Area of an ellipse

An ellipse has equation :

$$Ax^2 + Bxy + Cy^2 + Dx + Ey + F =0$$

Can you provide an optimum method to find it's area?

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The area of an ellipse is easily given by its major and minor axes (unlike the length of its perimeter). – hardmath Nov 29 '12 at 15:57
Then could you specify the major and minor axis in terms of the constants in the given equation. – Adwait Kumar Nov 29 '12 at 15:58

The rotation of axes can be avoided if all that is needed is the area of the ellipse.

What we do need is to translate and normalize the ellipse to be centered at the origin:

$$Ax^2 + Bxy + Cy^2 = 1$$

In this form the ellipse has area $\frac{2\pi}{\sqrt{4AC-B^2}}$. The ellipse equation can be reduced to the above form by substituting $x+h$ for $x$ and $y+k$ for $y$ and choosing $h,k$ that make the linear order terms vanish (then divide through to get constant 1 on the right side).

Details: Assuming the original equation is that of an ellipse (and not some other general conic), we replace $x$ by $x+h$ and $y$ by $y+k$, giving this:

$$Ax^2 + Bxy + Cy^2 + (2Ah+Bk+D)x + (Bh+2Ck+E)y = -(Ah^2+Bhk+Ck^2+Dh+Ek+F)$$

Solve the simple linear system for $h,k$:

$$2Ah + Bk = -D$$ $$Bh + 2Ck = -E$$

and then divide both sides by the right hand shown above to get the desired form.

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That is very nice! – Lubin Nov 29 '12 at 20:50

When rotating conics in implicit form $$Ax^2+Bxy+Cy^2+Dx+Ey+F=0\tag{1}$$ around the origin there are 5 invariants: $$\begin{array}{rl} I_1&=A+C\\ I_2&=(A-C)^2+B^2\\ I_3&=D^2+E^2\\ I_4&=(A-C)(D^2-E^2)+2DEB\\ I_5&=F\tag{2} \end{array}$$ Assuming that we have rotated to eliminate $B$, we have $$Ax^2+Cy^2+Dx+Ey+F=0\tag{3}$$ Translating the center to the origin gives $$Ax^2+Cy^2+F-\frac{D^2}{4A}-\frac{E^2}{4C}=0\tag{4}$$ which is the same as $$\frac{x^2}{a^2}+\frac{y^2}{b^2}=1\tag{5}$$ if we set $$a=\sqrt{\frac{\frac{D^2}{4A}+\frac{E^2}{4C}-F}{A}}\quad\text{and}\quad b=\sqrt{\frac{\frac{D^2}{4A}+\frac{E^2}{4C}-F}{C}}\tag{6}$$

Using $\text{Area}=\pi ab$ and $(4)$ and rewriting in terms of the invariants to remove the rotation, we get \begin{align} \text{Area} &=\pi\frac{\frac{D^2}{4A}+\frac{E^2}{4C}-F}{\sqrt{AC}}\\ &=\pi\frac{\color{#C00000}{2CD^2+2AE^2}-\color{#00A000}{8ACF}}{\color{#0000FF}{8(AC)^{3/2}}}\\ &=\pi\frac{\color{#C00000}{I_1I_3-I_4}-\color{#00A000}{2(I_1^2-I_2)I_5}}{\color{#0000FF}{(I_1^2-I_2)^{3/2}}}\tag{7} \end{align} Therefore, $(2)$ and $(7)$ give the area in terms of the coefficients in $(1)$.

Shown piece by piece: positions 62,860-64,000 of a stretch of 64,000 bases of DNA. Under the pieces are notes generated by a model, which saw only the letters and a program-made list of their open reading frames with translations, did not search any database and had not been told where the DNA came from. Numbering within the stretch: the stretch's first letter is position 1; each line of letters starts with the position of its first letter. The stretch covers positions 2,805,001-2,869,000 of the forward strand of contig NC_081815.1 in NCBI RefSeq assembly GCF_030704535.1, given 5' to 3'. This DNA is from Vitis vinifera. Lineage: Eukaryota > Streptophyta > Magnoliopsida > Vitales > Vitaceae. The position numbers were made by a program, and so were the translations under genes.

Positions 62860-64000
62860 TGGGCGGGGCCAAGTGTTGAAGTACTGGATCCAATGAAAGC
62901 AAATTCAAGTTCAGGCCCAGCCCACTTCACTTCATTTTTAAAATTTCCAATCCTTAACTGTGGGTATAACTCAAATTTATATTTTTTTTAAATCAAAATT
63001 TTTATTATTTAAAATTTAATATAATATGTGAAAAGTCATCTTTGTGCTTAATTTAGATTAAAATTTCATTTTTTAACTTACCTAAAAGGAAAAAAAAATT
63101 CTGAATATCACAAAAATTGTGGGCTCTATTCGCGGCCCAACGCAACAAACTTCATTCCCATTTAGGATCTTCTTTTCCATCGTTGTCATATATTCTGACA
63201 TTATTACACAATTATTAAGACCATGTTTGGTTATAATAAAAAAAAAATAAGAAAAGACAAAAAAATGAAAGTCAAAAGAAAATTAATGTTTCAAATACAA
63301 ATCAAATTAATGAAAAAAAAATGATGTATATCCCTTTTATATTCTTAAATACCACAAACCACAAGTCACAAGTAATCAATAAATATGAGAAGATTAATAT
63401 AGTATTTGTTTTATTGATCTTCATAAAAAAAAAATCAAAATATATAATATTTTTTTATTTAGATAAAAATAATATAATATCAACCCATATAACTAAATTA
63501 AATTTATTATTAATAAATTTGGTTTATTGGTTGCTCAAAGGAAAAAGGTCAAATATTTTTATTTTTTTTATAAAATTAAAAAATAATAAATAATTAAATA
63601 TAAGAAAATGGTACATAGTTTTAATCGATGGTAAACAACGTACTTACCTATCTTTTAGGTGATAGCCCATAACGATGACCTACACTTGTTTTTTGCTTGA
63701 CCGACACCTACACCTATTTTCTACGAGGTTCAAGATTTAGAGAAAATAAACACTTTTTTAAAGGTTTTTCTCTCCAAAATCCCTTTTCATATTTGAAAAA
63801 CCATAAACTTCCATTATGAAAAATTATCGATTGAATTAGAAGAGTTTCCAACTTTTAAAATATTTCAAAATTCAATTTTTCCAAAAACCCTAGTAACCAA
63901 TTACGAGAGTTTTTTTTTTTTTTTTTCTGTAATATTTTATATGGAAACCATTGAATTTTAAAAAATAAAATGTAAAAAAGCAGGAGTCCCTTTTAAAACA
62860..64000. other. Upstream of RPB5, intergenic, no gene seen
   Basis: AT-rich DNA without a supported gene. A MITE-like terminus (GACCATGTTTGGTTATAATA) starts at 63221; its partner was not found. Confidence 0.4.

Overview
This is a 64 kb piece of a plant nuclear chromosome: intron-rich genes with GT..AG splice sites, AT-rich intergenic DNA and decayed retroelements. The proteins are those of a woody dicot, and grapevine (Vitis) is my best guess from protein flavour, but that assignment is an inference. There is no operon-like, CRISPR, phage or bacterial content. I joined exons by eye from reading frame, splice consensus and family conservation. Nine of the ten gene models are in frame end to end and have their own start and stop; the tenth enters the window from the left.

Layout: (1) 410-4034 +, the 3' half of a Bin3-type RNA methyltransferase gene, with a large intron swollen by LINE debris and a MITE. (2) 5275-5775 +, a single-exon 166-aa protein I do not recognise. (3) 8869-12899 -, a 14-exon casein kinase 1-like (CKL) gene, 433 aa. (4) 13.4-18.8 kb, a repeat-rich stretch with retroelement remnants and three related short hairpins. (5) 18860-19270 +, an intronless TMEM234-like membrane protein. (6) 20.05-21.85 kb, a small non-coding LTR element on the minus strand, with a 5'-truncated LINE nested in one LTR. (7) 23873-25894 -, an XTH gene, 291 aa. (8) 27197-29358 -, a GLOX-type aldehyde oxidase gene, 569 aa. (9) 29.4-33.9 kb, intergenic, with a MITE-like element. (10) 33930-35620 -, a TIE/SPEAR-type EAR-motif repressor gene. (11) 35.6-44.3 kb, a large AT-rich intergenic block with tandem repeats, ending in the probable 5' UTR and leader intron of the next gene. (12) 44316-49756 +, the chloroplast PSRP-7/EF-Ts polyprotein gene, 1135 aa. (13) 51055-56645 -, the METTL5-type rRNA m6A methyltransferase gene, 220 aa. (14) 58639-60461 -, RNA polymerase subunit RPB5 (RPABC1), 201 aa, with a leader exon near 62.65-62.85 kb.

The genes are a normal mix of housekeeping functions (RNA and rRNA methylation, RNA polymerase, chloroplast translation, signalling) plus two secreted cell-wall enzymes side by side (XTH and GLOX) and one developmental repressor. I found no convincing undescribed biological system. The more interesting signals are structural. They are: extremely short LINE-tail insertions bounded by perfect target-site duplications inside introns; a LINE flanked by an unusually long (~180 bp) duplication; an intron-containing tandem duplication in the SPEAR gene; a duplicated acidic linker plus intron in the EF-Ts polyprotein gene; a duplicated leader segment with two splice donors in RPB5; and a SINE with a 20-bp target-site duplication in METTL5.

Invariants Under Rotation and Translation

$I_1$ and $I_2$ are invariant under rotation and translation, but there is one more: the constant coefficient when the center is translated to the origin. Writing $F-\dfrac{D^2}{4A}-\dfrac{E^2}{4C}$ in terms of the rotational invariants and expanding yields $$I_6=F-\frac{AE^2-BDE+CD^2}{4AC-B^2}\tag{8}$$ Thus, the conic satisfying $(1)$, when rotated and translated becomes $$(I_1-\sqrt{I_2})x^2+(I_1+\sqrt{I_2})y^2+2I_6=0\tag{9}$$

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Using the canonical form, $$\frac{x^2}{a^2} + \frac{y^2}{b^2} = 1$$, the area of an ellipse is $ab\pi$.

Hence, one way of doing it is to obtain $a,b$ from $A,\ldots,F$. This can be done by expanding the canonical form (with origin $x_0,y_0$) into your form.

$$\frac{(x-x_0)^2}{a^2} + \frac{(y-y_0)^2}{b^2} = 1$$

Expand the above expression and map your polynomial coefficients to $A,\ldots,F$.

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This doesn't work if the axes of the ellipse are not parallel to the coordinate axes. – TonyK Nov 29 '12 at 16:17

As the area of a closed curve is an invariant property under the Rotation of axes,using this or this, we can remove $xy$ term to convert the given equation into $$\frac{(X-a^\prime)^2}{(A^\prime)^2}+\frac{(Y-b^\prime)^2}{(B^\prime)^2}=1$$

Consequently, the area will be $\pi A^\prime B^\prime$

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@Dwonvoter, Please pinpoint the mistake – lab bhattacharjee May 11 '14 at 16:25